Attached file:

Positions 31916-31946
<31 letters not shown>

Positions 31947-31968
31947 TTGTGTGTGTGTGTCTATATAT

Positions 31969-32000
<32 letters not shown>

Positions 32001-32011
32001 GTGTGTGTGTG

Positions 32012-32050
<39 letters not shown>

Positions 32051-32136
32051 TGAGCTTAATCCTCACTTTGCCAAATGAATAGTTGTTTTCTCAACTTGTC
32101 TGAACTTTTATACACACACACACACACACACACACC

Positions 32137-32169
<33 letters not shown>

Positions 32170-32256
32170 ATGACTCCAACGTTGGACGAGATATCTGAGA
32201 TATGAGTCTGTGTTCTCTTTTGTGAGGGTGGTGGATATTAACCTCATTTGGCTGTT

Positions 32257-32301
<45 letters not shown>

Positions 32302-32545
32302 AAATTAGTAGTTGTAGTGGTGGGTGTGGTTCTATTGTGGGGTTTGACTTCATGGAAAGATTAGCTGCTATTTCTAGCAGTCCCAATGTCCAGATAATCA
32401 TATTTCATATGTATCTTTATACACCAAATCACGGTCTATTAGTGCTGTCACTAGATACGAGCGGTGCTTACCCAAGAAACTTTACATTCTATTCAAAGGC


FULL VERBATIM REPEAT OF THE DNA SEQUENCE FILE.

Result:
Positions 31916-31946
<31 letters not shown>

Positions 31947-31968
31947 TTGTGTGTGTGTGTCTATATAT

Positions 31969-32000
<32 letters not shown>

Positions 32001-32011
32001 GTGTGTGTGTG

Positions 32012-32050
<39 letters not shown>

Positions 32051-32136
32051 TGAGCTTAATCCTCACTTTGCCAAATGAATAGTTGTTTTCTCAACTTGTC
32101 TGAACTTTTATACACACACACACACACACACACACC

Positions 32137-32169
<33 letters not shown>

Positions 32170-32256
32170 ATGACTCCAACGTTGGACGAGATATCTGAGA
32201 TATGAGTCTGTGTTCTCTTTTGTGAGGGTGGTGGATATTAACCTCATTTGGCTGTT

Positions 32257-32301
<45 letters not shown>

Positions 32302-32545
32302 AAATTAGTAGTTGTAGTGGTGGGTGTGGTTCTATTGTGGGGTTTGACTTCATGGAAAGATTAGCTGCTATTTCTAGCAGTCCCAATGTCCAGATAATCA
32401 TATTTCATATGTATCTTTATACACCAAATCACGGTCTATTAGTGCTGTCACTAGATACGAGCGGTGCTTACCCAAGAAACTTTACATTCTATTCAAAGGC